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in Defence / Features

Saudi Arabia grows its Black Hawk fleet with $194m contract

Posted 27 July 2018 · Add Comment

With about 80 aircraft delivered, the Sikorsky S-70 has become the backbone of Saudi Arabia’s rotary-wing fleet.

Now the Saudi Black Hawk fleet is set for dramatic expansion following the announcement of a $193.8 million firm-fixed-price foreign military sales contract for 17 UH-60Ms in January 2018.
Eight of the new UH-60Ms will go to the Saudi Arabian National Guard and nine to the Royal Saudi Land Forces Airborne Special Security Forces.
These will join the survivors of a single S-70A VIP helicopter, 12 S-70A-1 Desert Hawk utility helicopters, eight S-70A-1L medevac helicopters, eight ex-US Army UH-60As, transferred during Desert Storm, as well as about 24 UH-60Ls delivered between 2008 and 2014.
Most of these serve with the Royal Saudi Land Forces.
Between three and five S-70i International Black Hawks are assigned to the General Civil Defence Agency (GCDA) – the paramilitary wing of the Ministry of Interior. Delivered from August 2011, the S-70i helicopters augment some 16 S-92s in providing helicopter support to the kingdom’s counter-terrorism forces.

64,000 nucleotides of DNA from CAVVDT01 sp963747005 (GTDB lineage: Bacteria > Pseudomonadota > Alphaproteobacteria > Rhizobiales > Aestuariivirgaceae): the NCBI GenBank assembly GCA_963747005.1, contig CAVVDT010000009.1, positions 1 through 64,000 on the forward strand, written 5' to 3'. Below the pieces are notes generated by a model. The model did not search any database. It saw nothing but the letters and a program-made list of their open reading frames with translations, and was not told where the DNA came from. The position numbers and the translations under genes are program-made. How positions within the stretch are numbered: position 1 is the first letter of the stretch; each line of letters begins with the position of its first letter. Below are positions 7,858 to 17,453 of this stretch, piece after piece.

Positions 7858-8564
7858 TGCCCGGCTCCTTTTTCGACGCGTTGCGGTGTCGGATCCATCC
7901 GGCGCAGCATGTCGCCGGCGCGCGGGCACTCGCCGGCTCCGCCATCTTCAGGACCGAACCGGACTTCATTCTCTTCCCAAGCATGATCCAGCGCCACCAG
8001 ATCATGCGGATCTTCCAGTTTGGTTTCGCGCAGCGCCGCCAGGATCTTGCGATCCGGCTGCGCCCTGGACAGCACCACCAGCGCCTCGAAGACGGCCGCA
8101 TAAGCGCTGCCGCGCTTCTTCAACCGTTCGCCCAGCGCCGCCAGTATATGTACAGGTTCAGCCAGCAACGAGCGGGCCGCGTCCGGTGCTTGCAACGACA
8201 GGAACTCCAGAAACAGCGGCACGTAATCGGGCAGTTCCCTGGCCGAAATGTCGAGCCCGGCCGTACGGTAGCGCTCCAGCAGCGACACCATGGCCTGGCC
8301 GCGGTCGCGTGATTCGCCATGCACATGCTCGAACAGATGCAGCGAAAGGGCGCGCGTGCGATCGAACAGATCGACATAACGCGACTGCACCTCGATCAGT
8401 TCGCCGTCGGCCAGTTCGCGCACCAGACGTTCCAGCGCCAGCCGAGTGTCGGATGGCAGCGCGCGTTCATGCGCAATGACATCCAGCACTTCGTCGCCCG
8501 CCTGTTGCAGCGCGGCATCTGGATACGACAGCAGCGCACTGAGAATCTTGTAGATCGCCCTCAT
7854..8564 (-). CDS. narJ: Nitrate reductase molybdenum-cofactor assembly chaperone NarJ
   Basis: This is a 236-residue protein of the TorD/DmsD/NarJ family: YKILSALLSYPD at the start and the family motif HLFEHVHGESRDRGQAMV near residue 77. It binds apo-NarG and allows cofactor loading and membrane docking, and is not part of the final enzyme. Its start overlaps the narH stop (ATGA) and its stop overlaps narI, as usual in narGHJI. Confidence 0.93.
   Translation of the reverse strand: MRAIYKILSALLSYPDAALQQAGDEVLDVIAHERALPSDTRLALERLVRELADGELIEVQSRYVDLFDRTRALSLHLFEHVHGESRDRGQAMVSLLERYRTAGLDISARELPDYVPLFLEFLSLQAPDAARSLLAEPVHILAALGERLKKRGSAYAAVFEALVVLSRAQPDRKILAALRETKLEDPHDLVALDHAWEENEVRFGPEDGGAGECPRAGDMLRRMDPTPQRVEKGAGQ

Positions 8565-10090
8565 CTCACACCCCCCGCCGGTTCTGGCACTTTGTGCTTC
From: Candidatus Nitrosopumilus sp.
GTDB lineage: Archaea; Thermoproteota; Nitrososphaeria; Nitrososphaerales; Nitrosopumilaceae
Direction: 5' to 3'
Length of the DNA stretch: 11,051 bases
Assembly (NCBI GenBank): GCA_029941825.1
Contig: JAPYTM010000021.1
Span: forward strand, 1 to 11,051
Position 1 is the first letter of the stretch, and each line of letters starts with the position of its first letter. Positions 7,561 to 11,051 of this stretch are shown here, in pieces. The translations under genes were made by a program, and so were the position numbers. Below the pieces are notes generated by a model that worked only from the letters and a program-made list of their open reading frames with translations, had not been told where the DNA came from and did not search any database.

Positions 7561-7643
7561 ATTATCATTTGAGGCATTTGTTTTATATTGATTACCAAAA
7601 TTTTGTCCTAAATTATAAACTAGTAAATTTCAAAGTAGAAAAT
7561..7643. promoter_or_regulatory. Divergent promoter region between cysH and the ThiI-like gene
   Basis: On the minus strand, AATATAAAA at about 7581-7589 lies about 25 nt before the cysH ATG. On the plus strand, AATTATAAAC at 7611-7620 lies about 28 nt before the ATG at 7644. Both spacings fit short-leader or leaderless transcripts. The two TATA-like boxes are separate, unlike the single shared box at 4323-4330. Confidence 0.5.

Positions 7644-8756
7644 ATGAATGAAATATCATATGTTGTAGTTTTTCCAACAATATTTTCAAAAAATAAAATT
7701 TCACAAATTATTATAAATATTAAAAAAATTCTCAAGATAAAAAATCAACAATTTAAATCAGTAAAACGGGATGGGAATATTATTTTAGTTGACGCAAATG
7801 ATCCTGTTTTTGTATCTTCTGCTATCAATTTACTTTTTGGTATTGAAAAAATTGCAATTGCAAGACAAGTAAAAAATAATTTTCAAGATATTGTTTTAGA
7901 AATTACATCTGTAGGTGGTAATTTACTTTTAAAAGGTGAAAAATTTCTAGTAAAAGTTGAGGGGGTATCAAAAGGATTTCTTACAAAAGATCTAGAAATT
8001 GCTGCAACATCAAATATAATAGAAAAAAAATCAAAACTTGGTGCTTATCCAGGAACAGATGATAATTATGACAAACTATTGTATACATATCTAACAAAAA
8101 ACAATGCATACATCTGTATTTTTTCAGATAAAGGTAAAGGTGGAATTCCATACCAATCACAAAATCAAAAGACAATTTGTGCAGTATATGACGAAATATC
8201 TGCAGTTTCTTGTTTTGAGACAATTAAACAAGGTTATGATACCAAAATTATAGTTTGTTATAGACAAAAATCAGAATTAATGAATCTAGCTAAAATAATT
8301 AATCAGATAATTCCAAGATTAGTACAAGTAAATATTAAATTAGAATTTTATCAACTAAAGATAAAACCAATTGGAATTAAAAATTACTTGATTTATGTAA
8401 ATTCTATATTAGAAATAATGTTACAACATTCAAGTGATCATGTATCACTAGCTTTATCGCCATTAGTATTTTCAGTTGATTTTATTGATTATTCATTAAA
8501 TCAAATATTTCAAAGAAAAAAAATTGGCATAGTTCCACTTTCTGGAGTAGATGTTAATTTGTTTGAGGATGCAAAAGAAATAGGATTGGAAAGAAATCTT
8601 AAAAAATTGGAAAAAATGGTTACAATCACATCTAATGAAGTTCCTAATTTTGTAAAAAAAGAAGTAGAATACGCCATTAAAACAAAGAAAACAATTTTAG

A major 2010 arms deal with the US saw the kingdom being authorised to receive 84 new-build F-15SA strike fighters (and to upgrade 72 F-15S aircraft to the same standard), and the $25 billion package also included authorisation for the purchase of large numbers of helicopters (36 AH-64E Apaches, 36 AH-6i Little Birds, and 72 Sikorsky UH-60M Black Hawks), primarily for the newly established air element of the Saudi Arabian National Guard.
By mid-2017, the Saudi Arabian National Guard operated 12 AH-64E Longbow Apaches, 24 UH-60M Black Hawks and 12 AH-6is. By then, the number of S-70s planned had grown again, with 12 MH-60R Seahawk helicopters added for the Royal Saudi Naval Forces, and with a new plan for Lockheed Martin and Saudi Arabia’s Taqnia to co-produce up to 150 S-70 Black Hawk helicopters, with final assembly taking place in the kingdom.
Deliveries were scheduled to begin in October 2017 and to conclude by the end of June, 2022.
This programme appears to have been delayed and the recent order for 17 aircraft appears to be another interim purchase, adding to about 39 aircraft ordered since 2015.
 

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